I grew up in a family where being a female never crossed my mind as a weakness. I was raised by my mother, a strong woman who was the breadwinner of the family. I saw her lead cancer programs at nationally recognized institutions, continue her education, and really be superwoman. I used what I learned from her and my own intuitive nature to go after what I wanted.

In college however, there was one time I didn’t trust my gut. My dad had been laid off numerous times during my upbringing due to working in the oil & gas industry and he told me if I went to college for accounting, I would ALWAYS have a job. During my junior year in college as an accounting major, I realized there was no way I wanted to be an accountant. While I respect all of my accountant friends, if you know me at all, you know that’s not where my superpowers lie. That year, I switched majors to marketing and graduated with a marketing degree. Now, whenever I have a crazy idea, my parents don’t ever suggest a different path because they know if I put my mind to it, I will figure out a way. That’s what entrepreneurship is — figuring out a way to tomorrow.

Is there a particular story that inspired you to pursue your particular career path? We’d love to hear it.

When I was 22, I moved to Texas from New York; I had no job and no plan but was ready for a fresh start and to be able to get out of my comfort zone. I got my first go in the world of start-ups when I began working for an energy company known for its digital marketing and e-commerce capabilities. Six months later, they were acquired in a multi-million-dollar deal by one of the largest energy companies in North America. There, I had the opportunity to manage email communications for 11 brands including energy and home services entities. Although it was a great experience, I missed the personal touches and grit that a smaller business offers. I knew it was time for a change, so I followed my mentor to help him lead his operations and sales in his next venture within the marketing space in Austin, TX.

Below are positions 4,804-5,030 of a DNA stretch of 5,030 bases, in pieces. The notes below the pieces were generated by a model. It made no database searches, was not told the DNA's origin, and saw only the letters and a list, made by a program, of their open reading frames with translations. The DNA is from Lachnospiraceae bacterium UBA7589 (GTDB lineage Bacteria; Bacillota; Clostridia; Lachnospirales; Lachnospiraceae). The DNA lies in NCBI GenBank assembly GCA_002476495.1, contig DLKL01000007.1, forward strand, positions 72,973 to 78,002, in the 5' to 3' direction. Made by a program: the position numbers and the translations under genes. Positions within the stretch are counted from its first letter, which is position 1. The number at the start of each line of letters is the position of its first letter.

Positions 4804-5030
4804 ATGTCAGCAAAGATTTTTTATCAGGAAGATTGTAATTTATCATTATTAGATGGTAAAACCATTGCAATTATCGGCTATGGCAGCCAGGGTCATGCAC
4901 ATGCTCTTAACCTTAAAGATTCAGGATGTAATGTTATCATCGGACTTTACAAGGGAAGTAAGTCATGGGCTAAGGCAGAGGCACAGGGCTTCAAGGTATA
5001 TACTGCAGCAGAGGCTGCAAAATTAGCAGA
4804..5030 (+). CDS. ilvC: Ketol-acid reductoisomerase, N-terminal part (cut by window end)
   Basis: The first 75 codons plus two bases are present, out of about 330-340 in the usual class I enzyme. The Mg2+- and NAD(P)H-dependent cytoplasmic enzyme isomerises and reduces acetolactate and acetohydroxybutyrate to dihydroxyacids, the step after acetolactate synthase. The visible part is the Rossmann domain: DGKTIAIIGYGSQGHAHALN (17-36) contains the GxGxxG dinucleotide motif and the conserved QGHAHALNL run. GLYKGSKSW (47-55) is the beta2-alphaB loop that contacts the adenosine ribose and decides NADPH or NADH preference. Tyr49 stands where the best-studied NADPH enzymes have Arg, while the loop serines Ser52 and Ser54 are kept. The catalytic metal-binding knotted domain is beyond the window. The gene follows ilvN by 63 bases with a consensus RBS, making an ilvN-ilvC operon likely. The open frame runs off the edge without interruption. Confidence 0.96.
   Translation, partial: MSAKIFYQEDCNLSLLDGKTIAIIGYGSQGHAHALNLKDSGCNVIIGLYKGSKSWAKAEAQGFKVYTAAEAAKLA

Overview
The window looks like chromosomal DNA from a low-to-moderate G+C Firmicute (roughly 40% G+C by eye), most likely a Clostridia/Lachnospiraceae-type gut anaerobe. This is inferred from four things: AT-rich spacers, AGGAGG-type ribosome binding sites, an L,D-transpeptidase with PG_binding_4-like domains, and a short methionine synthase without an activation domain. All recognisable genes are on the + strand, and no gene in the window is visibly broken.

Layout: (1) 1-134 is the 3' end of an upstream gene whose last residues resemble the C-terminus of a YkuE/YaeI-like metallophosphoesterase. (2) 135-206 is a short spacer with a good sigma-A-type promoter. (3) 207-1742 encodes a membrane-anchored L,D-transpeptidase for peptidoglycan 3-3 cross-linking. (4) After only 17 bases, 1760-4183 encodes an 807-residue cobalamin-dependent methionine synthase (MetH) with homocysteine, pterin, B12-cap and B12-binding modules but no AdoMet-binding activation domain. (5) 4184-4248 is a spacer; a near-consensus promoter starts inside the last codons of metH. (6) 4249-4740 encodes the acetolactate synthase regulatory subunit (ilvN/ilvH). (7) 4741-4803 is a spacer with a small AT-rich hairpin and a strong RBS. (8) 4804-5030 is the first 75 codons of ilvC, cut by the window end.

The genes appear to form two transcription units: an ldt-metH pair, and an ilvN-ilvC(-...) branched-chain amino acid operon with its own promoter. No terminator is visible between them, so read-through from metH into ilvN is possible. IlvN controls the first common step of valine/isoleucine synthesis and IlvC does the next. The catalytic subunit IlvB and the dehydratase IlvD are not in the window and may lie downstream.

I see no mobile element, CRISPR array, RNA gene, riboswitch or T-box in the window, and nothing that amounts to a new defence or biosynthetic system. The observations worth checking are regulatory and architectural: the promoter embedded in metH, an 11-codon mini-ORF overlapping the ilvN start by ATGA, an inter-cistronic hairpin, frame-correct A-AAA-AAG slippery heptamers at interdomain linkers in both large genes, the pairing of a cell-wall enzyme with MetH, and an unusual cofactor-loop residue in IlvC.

Throughout my career, I’ve watched those founders who took a chance on me in my first job, be able to build, sell and start companies, and ended up catching the “entrepreneurial bug” myself. It was always a dream of mine to lead a company that aimed to better the world and had a real impact on the human experience. I just didn’t know what that was until I experienced three losses in just six weeks. That was when I witnessed how arduous the process of wrapping up after life affairs was, and that time should be spent celebrating, grieving and processing the loss, not buried under the weight of managing affairs. From this realization, The Postage was born and my role as a CEO and Founder began.